48 J. WELLHAUSEN, Prolegomena to the History of Israel (Atlanta 1994) 118-120, esp. 119; repr. of Prolegomena to the History of Israel (trans. J. Sutherland Black and Allen Enzies, with preface by W. Robertson Smith) (Edinburgh 1885); trans. of Prolegomena zur Geschichte Israels (Berlin 21883). Says Wellhausen, "In the Priestly Code the year of jubilee is further added to supplement in turn the sabbatical year (Lev. xxv 8 seq.). As the latter is framed to correspond with the seventh day, so the former corresponds with the fiftieth, i.e. with Pentecost, as is easily perceived from the parallelism of Lev. xxv. 8 with Lev. xxiii. 15. As the fiftieth day after the seven Sabbath days is celebrated as a closing festival of the forty-nine days' period, so is the fiftieth year after the seven sabbatic [sic] years as rounding off the larger interval; the seven Sabbaths falling on harvest time, which are usually reckoned specially (Luke vi. 1), have, in the circumstance of their interrupting harvest work, a particular resemblance to the sabbatic years which interrupt agriculture altogether. The jubilee is ... superimposed upon the years of fallow regarded as harvest Sabbaths after the analogy of Pentecost" (118-119).
49 On the significance of the number seven throughout the ancient Near East, see J. FREIBERG, "Numbers and Counting", ABD IV, 1139-1146. On the use of seven in H, cf. MILGROM, Leviticus 17–22, 1323-1325; GERSTENBERGER, Leviticus, 377; and SNAITH, Leviticus, 162, who mentions Assyrian examples of the sacrality of the number 49.
50 Cf. MILGROM, Leviticus 23–27, 2242.
51 MILLER – HAYES, History, 446-447.
52 Except those taken in the second deportation who actually managed to return within a year of the edict.
53 Laws of Eshnunna §29, ANET 162b; virtually identical to Code of Hammurabi §135, ANET 171b. Cf. also Middle Assyrian Laws §36 and §45, which state that a returned exile gets his lands back, but if he has died, the crown shall reassign them.
54 ANET 167a.
55 Fager recognizes the polemic between exiles and those left behind: "During the decade following the first deportation, it was often believed that those exiles were the ones being punished for Judah's sins. This became more difficult to believe after the destruction of Jerusalem, yet those who remained in Palestine still made the claim that the exiles had been expelled from the cultic community (Ezek 11,14-17). Not only did this add to the exiles' sense of alienation from the ritual that made them part of the Yahwistic community, it also seems that 'participation in the cult was somehow connected with the legal right to the land'" (Land Tenure, 48). Despite recognizing this problem, Fager does not account for the failure of the jubilee laws to address the problem of exile vis-à-vis title to one's land. Like most "land-reclamation" interpreters, Fager assumes it would have been clear to everyone that the jubilee provisions applied to loss of land through exile, even though the only type of land alienation mentioned in the text is that of sale.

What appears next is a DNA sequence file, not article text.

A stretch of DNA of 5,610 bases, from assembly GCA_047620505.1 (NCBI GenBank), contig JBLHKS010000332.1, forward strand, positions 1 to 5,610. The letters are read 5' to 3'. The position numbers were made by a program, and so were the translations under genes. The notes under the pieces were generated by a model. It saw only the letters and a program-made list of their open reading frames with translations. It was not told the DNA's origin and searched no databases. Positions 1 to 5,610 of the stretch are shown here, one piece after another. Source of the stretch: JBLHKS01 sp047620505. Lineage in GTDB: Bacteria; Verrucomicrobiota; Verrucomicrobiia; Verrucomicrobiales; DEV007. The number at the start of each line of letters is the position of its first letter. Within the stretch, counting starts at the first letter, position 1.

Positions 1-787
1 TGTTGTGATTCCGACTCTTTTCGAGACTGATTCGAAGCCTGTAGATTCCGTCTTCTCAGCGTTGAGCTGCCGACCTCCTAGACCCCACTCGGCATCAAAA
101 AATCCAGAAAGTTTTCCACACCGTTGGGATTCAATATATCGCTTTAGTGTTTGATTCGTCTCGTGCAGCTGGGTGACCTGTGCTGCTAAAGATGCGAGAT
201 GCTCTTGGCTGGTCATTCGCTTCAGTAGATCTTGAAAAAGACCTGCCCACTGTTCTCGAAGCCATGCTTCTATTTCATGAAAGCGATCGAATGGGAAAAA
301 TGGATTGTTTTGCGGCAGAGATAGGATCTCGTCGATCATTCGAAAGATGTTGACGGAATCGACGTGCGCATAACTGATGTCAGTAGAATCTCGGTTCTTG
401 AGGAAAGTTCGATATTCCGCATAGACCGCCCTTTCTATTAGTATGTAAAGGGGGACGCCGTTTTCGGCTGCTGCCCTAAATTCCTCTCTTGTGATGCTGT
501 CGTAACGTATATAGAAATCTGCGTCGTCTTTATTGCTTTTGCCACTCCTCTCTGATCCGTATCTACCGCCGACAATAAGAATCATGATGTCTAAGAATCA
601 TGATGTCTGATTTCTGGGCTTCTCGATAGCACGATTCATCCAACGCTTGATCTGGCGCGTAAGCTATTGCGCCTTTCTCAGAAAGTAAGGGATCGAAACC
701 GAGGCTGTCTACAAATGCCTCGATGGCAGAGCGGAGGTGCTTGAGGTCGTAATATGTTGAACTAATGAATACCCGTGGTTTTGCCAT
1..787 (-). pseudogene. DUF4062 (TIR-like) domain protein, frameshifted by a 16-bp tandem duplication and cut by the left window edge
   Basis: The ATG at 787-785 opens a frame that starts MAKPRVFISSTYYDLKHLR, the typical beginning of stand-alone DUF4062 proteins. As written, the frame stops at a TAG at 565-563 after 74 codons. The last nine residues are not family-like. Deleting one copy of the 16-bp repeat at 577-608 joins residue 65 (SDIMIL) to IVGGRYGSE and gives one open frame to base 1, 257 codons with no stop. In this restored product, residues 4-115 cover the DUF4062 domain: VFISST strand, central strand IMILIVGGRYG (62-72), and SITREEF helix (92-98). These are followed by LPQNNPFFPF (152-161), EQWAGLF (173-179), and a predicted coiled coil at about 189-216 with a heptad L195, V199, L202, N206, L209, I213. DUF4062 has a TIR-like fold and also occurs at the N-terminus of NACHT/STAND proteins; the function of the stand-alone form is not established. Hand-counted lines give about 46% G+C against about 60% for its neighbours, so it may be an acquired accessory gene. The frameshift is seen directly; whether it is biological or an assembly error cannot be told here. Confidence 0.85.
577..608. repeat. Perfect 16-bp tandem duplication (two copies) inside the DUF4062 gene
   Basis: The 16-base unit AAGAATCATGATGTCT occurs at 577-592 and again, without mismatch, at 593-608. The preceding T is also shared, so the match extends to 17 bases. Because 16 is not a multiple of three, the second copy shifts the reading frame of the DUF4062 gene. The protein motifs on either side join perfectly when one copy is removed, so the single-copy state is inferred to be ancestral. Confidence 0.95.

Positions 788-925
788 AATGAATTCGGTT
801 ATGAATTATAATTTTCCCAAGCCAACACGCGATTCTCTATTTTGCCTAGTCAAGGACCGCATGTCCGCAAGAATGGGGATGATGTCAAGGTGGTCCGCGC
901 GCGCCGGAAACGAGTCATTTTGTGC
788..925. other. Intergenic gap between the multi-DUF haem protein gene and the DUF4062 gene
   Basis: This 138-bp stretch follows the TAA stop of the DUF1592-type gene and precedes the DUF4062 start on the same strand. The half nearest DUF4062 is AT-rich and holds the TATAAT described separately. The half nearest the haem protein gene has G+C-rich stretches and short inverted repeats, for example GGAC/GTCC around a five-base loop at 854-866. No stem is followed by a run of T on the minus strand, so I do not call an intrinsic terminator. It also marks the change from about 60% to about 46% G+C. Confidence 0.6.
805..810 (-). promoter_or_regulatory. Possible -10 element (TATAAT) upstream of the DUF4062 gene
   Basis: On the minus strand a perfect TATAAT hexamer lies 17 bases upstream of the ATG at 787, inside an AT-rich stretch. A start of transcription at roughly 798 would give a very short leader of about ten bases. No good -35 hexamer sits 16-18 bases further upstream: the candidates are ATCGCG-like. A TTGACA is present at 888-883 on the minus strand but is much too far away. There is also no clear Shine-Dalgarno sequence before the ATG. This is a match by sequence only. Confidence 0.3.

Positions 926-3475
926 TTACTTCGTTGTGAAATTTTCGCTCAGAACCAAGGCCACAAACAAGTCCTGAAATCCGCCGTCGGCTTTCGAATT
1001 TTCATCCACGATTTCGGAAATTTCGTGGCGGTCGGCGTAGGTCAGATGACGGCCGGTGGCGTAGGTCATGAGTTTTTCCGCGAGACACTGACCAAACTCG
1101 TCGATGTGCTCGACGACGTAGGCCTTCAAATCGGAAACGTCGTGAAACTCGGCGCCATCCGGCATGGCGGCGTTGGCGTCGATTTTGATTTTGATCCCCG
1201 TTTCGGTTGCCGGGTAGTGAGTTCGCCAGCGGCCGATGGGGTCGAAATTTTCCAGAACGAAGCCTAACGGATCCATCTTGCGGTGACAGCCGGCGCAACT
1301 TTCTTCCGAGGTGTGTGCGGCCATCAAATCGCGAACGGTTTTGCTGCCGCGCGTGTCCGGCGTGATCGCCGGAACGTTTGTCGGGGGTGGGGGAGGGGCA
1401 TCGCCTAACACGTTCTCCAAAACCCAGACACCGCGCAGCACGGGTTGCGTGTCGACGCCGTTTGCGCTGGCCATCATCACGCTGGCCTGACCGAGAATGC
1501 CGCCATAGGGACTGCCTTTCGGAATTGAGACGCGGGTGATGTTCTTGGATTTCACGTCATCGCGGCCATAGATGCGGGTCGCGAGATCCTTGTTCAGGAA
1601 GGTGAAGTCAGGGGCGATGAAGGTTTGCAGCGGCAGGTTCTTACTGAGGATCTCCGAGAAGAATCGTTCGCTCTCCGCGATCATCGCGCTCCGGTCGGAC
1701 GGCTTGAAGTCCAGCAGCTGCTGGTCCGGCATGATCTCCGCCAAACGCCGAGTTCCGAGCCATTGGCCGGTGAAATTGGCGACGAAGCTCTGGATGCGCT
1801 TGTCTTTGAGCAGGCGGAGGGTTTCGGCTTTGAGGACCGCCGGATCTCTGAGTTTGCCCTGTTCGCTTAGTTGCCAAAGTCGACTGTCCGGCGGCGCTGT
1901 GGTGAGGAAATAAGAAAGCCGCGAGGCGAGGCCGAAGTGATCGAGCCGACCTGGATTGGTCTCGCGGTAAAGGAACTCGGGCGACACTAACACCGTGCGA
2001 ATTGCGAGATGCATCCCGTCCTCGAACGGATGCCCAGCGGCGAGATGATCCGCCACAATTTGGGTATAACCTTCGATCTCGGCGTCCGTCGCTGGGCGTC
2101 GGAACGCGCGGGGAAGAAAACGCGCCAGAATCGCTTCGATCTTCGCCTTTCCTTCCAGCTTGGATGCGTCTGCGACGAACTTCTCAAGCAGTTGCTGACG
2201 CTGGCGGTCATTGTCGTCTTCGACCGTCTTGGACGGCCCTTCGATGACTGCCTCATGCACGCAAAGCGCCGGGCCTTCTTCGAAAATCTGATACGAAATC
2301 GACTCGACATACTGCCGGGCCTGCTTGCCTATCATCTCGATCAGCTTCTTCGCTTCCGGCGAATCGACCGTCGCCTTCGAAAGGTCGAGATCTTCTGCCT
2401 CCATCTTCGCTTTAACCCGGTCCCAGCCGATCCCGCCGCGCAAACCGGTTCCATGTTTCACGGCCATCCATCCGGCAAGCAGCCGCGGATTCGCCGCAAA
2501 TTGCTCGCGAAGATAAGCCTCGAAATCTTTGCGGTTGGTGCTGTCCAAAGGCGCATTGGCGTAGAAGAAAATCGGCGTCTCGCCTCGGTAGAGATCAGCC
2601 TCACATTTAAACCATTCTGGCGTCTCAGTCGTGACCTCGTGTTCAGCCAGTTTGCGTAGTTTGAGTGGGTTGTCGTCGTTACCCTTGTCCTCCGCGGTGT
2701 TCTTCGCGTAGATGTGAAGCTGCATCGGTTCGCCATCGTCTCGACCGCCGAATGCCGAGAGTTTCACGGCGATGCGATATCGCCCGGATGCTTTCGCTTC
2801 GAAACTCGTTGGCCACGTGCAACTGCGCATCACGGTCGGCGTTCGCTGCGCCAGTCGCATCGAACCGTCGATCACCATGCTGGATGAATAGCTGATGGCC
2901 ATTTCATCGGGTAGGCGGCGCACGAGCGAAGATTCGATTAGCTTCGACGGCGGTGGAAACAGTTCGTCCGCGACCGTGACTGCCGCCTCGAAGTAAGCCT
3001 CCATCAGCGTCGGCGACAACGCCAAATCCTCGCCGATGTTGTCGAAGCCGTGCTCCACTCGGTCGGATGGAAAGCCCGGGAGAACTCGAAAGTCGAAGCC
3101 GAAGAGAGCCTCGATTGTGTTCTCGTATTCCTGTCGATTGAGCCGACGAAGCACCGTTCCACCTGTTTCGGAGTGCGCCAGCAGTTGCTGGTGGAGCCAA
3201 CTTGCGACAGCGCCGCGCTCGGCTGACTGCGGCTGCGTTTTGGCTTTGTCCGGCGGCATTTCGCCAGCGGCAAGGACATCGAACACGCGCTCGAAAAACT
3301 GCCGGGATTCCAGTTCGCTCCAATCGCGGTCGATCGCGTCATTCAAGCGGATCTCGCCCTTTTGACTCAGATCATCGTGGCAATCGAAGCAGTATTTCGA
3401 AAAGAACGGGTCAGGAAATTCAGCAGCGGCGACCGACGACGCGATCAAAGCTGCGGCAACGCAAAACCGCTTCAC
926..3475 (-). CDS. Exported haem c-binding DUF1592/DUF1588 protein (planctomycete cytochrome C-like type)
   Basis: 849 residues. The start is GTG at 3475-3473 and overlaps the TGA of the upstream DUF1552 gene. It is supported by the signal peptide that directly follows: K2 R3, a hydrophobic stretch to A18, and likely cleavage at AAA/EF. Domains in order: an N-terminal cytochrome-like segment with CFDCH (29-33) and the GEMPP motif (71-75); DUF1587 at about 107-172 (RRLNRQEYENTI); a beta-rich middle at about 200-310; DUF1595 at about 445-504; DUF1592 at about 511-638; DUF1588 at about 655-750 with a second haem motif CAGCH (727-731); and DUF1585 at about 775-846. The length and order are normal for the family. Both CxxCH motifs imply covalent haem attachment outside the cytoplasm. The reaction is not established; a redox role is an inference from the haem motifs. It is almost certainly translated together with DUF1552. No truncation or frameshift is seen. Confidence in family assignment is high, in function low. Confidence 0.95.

56 Interestingly, Lev 26, in its discussion of the exile, never explicitly says that the LORD will bring those exiled back to the land.
57 Cf. RINGE, Jesus, 28: "The redactors of the Holiness Code, like the priests and other official leaders, appear to have approached the problems of Israel's resettlement by concentrating on the concrete ordinances and judgments that would prepare the way for God's dwelling in the midst of the people" (emphasis mine). Cf. also FAGER: "the priests were a part of the ruling class in Jerusalem, involved in financial matters of temple, and they were part of the intelligentsia of a nation in exile in a very advanced empire. It is difficult to believe that they could not have foreseen the economic stumbling blocks of the jubilee" (Land Tenure, 110). It is difficult to see how the jubilee can simultaneously be a piece of hard-headed, cynical Realpolitik (a "ploy" [GOTTWALD, "Jubilee", 37]) and also utopian and impractical. See above, note 15.
58 Cf. Gottwald's point (as quoted in MILGROM, Leviticus 23–27, 2243) that the jubilee legislation provided no way to settle jurisdictional disputes in the restoration.
59 One could argue that "the priests" did not foresee these difficulties, but cf. FAGER, Land Tenure, 110, quoted above, note 57.
60 Ezekiel 40–48 has been — and continues to be (e.g. BIANCHI, "Jobeljahr", 88) — attributed to late post-exilic redactors. However, since it was the Torah of Moses and not the Torah of Ezekiel that was considered authoritative in the restoration period (cf. H. NAJMAN, Seconding Sinai. The Development of Mosaic Discourse in Second Temple Judaism [Leiden, forthcoming]), it is difficult to imagine what if any motivation could have existed to retroject unrealistic laws into Ezekiel's mouth in, e.g., the fifth century BCE. For the attribution of Ezek 40–48 to the prophet himself, see M. GREENBERG, "The Design and Themes of Ezekiel's Program of Restoration [Ezek 40–48]", Int 38 (1984) 181-208. W. ZIMMERLI, Ezekiel 2 (trans. J.D. MARTIN; ed. P.D. HANSON – L.J. GREENSPOON) (Philadelphia 1983) 547-55, thinks these chapters reached substantially their final form at the hands of Ezekiel's disciples at about the time of the initial return from exile. On the authorship and exilic dating of Ezekiel, see above, note 1.